Energy & Green Tech

The paints that eat pollutants and heat homes

Applying a coat of paint on the walls of a house may soon help to heat it, saving energy and reducing CO2 emissions. It could also clean the air that we breathe, breaking down chemicals and pollutants, and eliminating harmful ...

Energy & Green Tech

Reducing power plants' thirst

Electricity production is one of the industries that uses the most water in the country each day. Researchers at Sandia National Laboratories are helping the largest power plant in the United States identify the most efficient ...

Energy & Green Tech

Co-combustion of wood and oil-shale reduces carbon emissions

Utilization of fossil fuels, which represents an increasing environmental risk, can be made more environmentally friendly by adding wood—as concluded based on the preliminary results of the year-long study carried out by ...

Engineering

Engineers develop a new way to remove carbon dioxide from air

A new way of removing carbon dioxide from a stream of air could provide a significant tool in the battle against climate change. The new system can work on the gas at virtually any concentration level, even down to the roughly ...

Engineering

'Artificial leaf' successfully produces clean gas

A widely-used gas that is currently produced from fossil fuels can instead be made by an 'artificial leaf' that uses only sunlight, carbon dioxide and water, and which could eventually be used to develop a sustainable liquid ...

Energy & Green Tech

Carbon-neutral fuels from air and green power

Several challenges associated with the energy transition can be managed by coupling the sectors of electric power and mobility. Green power could be stored in the long term, fuels of high energy density could be used in a ...

Engineering

Clearing up the 'dark side' of artificial leaves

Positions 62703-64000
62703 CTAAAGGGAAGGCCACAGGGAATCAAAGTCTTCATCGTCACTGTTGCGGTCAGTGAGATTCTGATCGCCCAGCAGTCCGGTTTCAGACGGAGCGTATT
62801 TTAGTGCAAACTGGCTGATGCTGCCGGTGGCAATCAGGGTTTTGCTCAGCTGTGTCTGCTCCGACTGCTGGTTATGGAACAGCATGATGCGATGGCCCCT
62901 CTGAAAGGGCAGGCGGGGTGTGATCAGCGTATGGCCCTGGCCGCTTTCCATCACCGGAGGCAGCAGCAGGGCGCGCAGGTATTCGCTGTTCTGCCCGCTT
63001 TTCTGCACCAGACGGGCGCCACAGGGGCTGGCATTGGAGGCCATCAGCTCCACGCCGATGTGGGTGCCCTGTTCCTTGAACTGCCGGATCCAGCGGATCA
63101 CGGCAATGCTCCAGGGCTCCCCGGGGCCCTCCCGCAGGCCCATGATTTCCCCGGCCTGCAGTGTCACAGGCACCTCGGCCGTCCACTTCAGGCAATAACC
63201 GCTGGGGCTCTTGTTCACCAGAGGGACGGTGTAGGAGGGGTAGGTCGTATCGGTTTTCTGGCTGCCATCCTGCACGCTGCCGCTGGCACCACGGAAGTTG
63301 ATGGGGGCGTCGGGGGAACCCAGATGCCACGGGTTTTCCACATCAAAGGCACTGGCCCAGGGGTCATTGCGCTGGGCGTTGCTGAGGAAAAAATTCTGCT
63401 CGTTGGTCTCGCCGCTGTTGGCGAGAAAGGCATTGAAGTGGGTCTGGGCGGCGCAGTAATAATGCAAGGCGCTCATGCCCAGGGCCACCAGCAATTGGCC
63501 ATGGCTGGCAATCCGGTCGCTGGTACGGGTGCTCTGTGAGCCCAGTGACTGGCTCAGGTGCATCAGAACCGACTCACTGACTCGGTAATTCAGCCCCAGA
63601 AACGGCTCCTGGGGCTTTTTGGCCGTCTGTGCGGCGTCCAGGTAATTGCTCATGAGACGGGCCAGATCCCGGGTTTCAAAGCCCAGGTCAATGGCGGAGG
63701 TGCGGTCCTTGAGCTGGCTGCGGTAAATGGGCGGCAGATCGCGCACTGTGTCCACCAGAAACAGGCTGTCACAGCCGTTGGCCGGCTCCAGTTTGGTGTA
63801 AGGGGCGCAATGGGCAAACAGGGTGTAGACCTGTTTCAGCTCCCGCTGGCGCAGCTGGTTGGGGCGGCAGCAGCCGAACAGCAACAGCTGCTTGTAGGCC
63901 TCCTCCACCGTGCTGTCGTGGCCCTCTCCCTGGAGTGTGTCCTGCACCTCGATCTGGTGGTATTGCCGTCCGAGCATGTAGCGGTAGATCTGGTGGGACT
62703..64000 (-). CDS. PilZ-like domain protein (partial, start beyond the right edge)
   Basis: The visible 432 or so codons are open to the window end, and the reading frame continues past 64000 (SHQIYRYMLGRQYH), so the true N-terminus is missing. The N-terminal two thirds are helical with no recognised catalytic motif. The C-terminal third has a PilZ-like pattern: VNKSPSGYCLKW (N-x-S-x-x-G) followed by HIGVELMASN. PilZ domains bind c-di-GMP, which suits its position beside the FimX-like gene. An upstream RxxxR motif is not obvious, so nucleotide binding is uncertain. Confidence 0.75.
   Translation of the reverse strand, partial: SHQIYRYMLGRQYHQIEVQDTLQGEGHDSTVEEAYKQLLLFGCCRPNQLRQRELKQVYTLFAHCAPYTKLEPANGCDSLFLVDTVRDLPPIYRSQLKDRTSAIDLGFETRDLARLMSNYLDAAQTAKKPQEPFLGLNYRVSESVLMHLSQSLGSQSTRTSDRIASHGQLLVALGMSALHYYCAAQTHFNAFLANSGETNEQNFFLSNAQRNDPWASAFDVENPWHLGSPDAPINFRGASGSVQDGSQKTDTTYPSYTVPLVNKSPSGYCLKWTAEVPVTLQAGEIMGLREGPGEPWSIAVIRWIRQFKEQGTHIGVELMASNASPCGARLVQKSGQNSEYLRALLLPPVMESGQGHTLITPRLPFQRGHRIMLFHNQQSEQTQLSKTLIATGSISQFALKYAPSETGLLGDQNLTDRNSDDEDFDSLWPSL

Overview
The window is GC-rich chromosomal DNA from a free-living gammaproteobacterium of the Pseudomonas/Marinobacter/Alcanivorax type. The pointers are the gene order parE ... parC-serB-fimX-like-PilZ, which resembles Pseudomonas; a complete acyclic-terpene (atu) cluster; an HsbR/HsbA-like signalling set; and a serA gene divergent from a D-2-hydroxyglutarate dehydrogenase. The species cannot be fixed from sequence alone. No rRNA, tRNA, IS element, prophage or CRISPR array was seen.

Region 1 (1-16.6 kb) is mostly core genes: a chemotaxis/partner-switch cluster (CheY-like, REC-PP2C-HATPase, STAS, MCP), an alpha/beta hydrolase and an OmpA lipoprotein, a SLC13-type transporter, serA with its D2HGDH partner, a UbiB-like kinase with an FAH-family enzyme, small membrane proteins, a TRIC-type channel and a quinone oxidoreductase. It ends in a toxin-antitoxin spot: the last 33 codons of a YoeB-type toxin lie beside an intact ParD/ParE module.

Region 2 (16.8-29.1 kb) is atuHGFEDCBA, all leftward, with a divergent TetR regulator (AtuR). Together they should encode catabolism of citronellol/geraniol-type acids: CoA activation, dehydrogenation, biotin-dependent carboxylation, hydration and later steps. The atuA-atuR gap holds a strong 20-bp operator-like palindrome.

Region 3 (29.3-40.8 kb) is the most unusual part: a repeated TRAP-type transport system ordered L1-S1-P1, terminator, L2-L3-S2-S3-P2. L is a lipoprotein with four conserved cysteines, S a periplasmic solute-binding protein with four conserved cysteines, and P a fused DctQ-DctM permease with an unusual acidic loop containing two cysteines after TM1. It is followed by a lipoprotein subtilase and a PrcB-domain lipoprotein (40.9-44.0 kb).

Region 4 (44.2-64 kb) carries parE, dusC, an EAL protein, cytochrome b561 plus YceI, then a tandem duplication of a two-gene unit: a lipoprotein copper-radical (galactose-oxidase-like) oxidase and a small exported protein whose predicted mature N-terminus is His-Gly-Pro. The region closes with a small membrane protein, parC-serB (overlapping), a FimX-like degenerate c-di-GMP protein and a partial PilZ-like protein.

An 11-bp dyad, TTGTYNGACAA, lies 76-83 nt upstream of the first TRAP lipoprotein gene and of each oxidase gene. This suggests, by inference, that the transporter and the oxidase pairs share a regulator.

While artificial leaves hold promise as a way to take carbon dioxide—a potent greenhouse gas—out of the atmosphere, there is a "dark side to artificial leaves that has gone overlooked for more than a decade," according ...

page 1 from 6

Carbon dioxide

Carbon dioxide (chemical formula: CO2) is a chemical compound composed of two oxygen atoms covalently bonded to a single carbon atom. It is a gas at standard temperature and pressure and exists in Earth's atmosphere in this state.

Carbon dioxide is used by plants during photosynthesis to make sugars, which may either be consumed in respiration or used as the raw material to produce other organic compounds needed for plant growth and development. It is produced during respiration by plants, and by all animals, fungi and microorganisms that depend either directly or indirectly on plants for food. It is thus a major component of the carbon cycle. Carbon dioxide is generated as a by-product of the combustion of fossil fuels or the burning of vegetable matter, among other chemical processes. Large amounts of carbon dioxide are emitted from volcanoes and other geothermal processes such as hot springs and geysers and by the dissolution of carbonates in crustal rocks.

As of March 2009[update], carbon dioxide in the Earth's atmosphere is at a concentration of 387 ppm by volume. Atmospheric concentrations of carbon dioxide fluctuate slightly with the change of the seasons, driven primarily by seasonal plant growth in the Northern Hemisphere. Concentrations of carbon dioxide fall during the northern spring and summer as plants consume the gas, and rise during the northern autumn and winter as plants go dormant, die and decay. Carbon dioxide is a greenhouse gas as it transmits visible light but absorbs strongly in the infrared and near-infrared.

Carbon dioxide has no liquid state at pressures below 5.1 atmospheres. At 1 atmosphere (near mean sea level pressure), the gas deposits directly to a solid at temperatures below −78 °C and the solid sublimes directly to a gas above −78 °C. In its solid state, carbon dioxide is commonly called dry ice.

CO2 is an acidic oxide: an aqueous solution turns litmus from blue to pink. It is the anhydride of carbonic acid, an acid which is unstable and is known to exist only in aqueous solution.

CO2 is toxic in higher concentrations: 1% (10,000 ppm) will make some people feel drowsy. Concentrations of 7% to 10% cause dizziness, headache, visual and hearing dysfunction, and unconsciousness within a few minutes to an hour.

This text uses material from Wikipedia, licensed under CC BY-SA